As I got older I still had to practice reading and writing for my mom and since it was work, I never wanted to do it very much. Up until about the sixth grade, my mother had me do my homework in a practice notebook every day before I could do my homework on the real sheet of paper that I was going to hand into my teachers. Writing my work with my practice notebook gave me confidence; in fact, once I no longer needed my practice book, I acquired a kind of arrogance that I would display to my peers when it came to my writing. I felt as if I had just finished learning how to ride a bike and I was finally able to take off my training wheels. I carried on as if my writing was better than everyone else’s since it was always displayed on the bulletin board in the hallways of my junior high school. I thought that I had finally mastered my writing and that I didn’t have to work on anything else. I had thought that I was finished with worrying about English all together.
Then high school hit. In my sophomore year I had an English teacher who was the equivalent of my mother when it came to my writing. Ms. Pacheco was the kind of teacher who exposed your flaws and left you with no choice but to work on them until both she and I were satisfied with the work that was produced. She pushed me beyond the edge of frustration each and every time I had to revise an essay for her. Her class took so much out of me. To make things even worse her class was my last class of the day so time used to creep by while I was in there. She would call me out on my laziness and she would call me out on the fact that I never wanted to be creative. Whenever it came to putting more than enough effort into a paper we would bump heads because I was perfectly fine doing just enough to get by. I was fine just getting the grade and she didn’t agree with that kind of mentality at all.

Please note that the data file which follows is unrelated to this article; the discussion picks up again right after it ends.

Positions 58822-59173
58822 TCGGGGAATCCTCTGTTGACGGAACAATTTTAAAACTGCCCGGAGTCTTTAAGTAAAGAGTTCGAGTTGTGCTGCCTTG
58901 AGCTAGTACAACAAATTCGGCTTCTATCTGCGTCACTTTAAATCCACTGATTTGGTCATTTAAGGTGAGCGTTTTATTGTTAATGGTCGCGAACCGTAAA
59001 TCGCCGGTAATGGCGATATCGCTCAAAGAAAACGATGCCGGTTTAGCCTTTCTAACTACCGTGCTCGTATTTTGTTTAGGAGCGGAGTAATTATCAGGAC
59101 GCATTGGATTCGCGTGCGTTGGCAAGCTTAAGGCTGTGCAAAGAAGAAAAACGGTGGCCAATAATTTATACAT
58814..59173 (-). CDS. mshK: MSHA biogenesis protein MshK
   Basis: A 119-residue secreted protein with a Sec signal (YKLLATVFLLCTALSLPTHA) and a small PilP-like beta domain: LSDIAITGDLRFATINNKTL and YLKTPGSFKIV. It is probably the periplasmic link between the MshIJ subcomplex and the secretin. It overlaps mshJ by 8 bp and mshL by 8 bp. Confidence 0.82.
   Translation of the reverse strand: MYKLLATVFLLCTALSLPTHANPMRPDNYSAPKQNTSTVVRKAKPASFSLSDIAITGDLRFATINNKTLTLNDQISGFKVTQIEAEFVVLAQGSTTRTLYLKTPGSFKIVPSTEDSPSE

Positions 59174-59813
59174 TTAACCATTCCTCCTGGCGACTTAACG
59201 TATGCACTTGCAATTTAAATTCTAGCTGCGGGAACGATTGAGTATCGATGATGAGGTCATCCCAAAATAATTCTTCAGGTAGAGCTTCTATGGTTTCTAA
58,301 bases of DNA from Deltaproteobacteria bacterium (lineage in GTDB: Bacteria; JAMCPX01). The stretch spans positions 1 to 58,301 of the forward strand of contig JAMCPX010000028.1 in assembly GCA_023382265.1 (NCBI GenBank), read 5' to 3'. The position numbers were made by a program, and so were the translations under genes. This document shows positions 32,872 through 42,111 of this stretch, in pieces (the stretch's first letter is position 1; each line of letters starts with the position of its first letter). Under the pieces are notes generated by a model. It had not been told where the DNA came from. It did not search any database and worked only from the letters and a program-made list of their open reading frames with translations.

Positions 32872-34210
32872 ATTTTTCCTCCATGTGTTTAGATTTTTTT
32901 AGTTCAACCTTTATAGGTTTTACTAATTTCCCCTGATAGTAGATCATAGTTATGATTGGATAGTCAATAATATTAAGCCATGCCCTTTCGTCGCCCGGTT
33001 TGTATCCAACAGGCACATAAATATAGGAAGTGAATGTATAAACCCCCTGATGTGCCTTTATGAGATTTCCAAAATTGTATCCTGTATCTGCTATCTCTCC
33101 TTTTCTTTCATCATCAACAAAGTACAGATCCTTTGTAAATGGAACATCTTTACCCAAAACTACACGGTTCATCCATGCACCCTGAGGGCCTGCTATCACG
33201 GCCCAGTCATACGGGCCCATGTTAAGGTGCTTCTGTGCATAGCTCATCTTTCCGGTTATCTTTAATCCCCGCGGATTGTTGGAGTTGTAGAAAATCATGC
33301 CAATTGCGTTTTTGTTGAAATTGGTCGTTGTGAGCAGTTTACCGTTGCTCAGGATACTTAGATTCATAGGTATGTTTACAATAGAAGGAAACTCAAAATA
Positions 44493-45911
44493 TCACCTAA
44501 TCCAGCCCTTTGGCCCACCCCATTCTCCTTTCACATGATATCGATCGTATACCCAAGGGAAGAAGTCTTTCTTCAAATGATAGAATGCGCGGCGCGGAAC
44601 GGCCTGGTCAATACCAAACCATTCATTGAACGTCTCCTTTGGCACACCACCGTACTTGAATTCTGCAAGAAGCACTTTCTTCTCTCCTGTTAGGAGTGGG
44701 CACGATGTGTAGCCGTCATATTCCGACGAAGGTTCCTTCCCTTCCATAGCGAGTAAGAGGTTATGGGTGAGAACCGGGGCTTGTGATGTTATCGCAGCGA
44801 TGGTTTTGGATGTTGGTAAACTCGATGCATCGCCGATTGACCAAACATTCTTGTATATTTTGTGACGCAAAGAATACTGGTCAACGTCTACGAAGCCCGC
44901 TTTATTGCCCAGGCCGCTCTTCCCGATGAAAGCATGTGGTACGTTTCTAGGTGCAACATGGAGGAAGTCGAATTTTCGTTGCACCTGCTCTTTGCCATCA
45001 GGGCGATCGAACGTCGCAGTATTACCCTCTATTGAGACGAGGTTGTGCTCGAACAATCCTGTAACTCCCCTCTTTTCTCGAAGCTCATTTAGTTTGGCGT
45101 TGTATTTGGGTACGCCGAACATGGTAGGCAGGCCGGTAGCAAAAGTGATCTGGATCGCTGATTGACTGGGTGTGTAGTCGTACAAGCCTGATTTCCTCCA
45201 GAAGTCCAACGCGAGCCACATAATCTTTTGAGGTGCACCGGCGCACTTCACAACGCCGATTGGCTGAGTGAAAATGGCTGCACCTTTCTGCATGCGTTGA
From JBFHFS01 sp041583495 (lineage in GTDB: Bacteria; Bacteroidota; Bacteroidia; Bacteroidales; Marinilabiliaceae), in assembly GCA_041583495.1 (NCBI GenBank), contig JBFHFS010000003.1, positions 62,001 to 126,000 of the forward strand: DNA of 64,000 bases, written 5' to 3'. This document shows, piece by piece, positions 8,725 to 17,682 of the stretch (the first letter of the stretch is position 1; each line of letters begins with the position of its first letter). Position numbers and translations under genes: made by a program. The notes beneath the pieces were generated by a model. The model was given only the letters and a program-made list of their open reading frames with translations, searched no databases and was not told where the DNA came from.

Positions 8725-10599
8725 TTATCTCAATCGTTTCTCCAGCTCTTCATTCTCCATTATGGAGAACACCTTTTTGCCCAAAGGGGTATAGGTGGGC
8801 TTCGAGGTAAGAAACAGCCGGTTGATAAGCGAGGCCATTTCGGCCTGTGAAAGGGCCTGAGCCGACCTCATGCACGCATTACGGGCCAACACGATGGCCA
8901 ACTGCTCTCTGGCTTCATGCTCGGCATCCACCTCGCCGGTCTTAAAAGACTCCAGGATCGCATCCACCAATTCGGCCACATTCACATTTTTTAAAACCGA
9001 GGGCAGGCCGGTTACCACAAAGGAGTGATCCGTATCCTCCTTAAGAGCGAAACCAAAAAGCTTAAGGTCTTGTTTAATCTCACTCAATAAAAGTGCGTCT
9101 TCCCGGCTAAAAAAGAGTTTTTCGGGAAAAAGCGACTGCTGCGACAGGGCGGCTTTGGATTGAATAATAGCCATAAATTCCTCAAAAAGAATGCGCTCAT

Despite my resistance to her pushing, after awhile I grew to love her class because of the honest help that I got from her with my writing. I went from being pissed off at how hard she made me work to loving it and appreciating the guidance that she gave me. I valued her instruction in English so much that I tried my hardest to make sure that I had her again junior year; unfortunately I wasn’t able to. I got stuck with a teacher who didn’t help me with my writing at all. The only thing that she did do was assign me a 25-page paper that was supposed to help me in college. Fortunately for me, in my senior year of high school Ms. Pacheco and I got reunited and she went right back to helping me work and improve my writing.
My first experiences with the fundamentals of the English language are definitely lessons that I keep in mind today. I laugh at how far I’ve come and how much I hated having to learn. To this day, I’m not the best writer and my mother would still probably want to murder me for how bad my handwriting is. But I still try and I do practice. There are even times when I write out everything in a practice book just like I did when I was younger. My mother teaching me how to read and write -- along with the instruction and assistance that I received from Ms. Pacheco-- were definitely big pluses in my writing life. I consider myself very very fortunate to have had such a devoted mom, and a wonderfully attentive teacher. But the truth is, though, English is still not something I love. I write and read because I have to get them done, because I mean after all they are cutting into my playtime.
Deanne (Dee Dee) Snape grew up in Brooklyn, New York. She is currently a freshman at the University at Albany, SUNY, and intends to major in psychology and minor in criminal justice.